Wednesday, August 17th from 7-8:30 pm. Dressed as a period sailor, Jim Fischer, historian, marine consultant and storyteller will tell the unique story of The Hamilton and Scourge. Two merchant ships which were pressed into service for the American Navy just prior to the War of 1812. Both vessels foundered in Lake Ontario during a sudden squall on August 8, 1813, and still lie perfectly preserved at the bottom of Lake Ontario off Canadian Shores.

Event Date and Time

Batavia couple slowly, lovingly restoring one of city's grand old mansions

By Howard B. Owens

Even with its "distressed" facade (as antique collectors might put it), the Doty Mansion at the corner of Jackson and Highland Park in Batavia is an imposing structure.

The house was built in 1865 and is now split into four apartments, but its splendor and grandeur are apparent even as the white-washed bricks show through and some of the gables hang precariously from the eves.

Tim and Lisa Stoddard bought the mansion, built over a 10-year span by one of Batavia's early banking magnates, in 2003 and have since invested more than $100,000 into restoring the building.

And the work is still not done. Their are the gables to repair, and porch rails to replace and other improvements to be made, but Tim Stoddard spoke of the house glowingly after I ran into him this evening outside the residence.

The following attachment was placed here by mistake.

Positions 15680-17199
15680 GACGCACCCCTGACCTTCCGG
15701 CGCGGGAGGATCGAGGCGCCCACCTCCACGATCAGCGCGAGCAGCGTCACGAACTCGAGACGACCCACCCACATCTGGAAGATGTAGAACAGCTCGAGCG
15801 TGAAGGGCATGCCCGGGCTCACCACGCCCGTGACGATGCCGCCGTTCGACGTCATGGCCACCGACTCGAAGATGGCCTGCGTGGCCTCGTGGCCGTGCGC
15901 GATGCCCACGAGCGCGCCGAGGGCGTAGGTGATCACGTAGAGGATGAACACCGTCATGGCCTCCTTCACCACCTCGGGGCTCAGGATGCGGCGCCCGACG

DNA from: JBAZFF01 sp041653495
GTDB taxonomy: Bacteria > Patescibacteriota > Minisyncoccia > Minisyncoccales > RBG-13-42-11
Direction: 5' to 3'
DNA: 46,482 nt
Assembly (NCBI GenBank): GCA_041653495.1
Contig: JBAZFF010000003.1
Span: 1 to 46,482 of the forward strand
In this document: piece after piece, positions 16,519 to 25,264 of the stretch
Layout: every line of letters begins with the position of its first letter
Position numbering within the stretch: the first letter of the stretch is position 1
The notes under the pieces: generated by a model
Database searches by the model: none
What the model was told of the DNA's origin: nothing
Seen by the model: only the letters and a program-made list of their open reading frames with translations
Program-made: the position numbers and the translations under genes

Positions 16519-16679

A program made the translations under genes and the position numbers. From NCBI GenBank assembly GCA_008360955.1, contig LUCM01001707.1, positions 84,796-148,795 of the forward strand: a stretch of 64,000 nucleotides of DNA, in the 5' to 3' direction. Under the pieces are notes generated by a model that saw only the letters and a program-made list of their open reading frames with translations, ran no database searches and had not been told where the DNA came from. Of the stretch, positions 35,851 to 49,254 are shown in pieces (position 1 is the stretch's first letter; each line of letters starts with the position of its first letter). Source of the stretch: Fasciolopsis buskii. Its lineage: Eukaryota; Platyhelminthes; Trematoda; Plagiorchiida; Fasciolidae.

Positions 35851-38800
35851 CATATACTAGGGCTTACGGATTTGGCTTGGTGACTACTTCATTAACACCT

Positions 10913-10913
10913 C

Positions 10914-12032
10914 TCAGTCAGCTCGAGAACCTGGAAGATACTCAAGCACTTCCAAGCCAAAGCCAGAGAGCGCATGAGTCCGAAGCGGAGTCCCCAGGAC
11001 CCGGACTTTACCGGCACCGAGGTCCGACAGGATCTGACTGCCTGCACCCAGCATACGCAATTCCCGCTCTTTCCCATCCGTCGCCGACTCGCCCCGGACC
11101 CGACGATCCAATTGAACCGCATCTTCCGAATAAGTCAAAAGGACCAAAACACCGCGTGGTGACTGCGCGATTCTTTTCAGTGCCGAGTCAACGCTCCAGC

"We love the house even though we'll never live in it," Stoddard said. "It's a beautiful house and we love the history of it. It's been a pleasure to own and a pleasure to work on."

Stoddard owns American Roofing, and he and Lisa are also restoring the Victorian-era home they currently live in.

He said he considered historic preservation of these grand old homes important and is sorry to see so many once great homes fall into disrepair.

The Doty Mansion, built by one of Batavia's original bankers, Leonidas Doty, has been a four-unit apartment complex for 60 years, and some of that time housed Section 8 tenants, Stoddard said, but he's slowly bringing back to its former glory.

The home still retains two 100-year-old-plus chandeliers as well as two grand marble fire places.

"I wish I could show you inside," Stoddard said at least three times while we walked around the house.

We all may get our chance for a partial tour soon -- an apartment in the house -- which Tim describes as larger than some single-family homes -- will be available for rent soon and the Stoddards plan to make tours available when its vacant.

UPDATE: I found this historical article about Mr. Doty via Google Books:

In 1856 Mr. Doty engaged in banking in Attica being associated with the celebrated financier and railroad magnate Dean Richmond. In 1860 Mr Doty bought out Mr. Richmond's interest and removed the bank to Batavia Genesee County. As a banker Mr. Doty was distinguished by courtesy accessibility and a disposition to afford all possible aid to legitimate enterprises. He held a place in the front rank of those safe yet progressive bankers who are regarded as pillars of strength in times of financial stress. Toward the close of his life he admitted to partnership Mr. John H Ward. Mr Doty was one of the founders of the First National Bank of Batavia for many years held a controlling interest in it which he sold in 1880. In 1876 Mr Doty came to Buffalo where he purchased a handsome residence on Delaware avenue.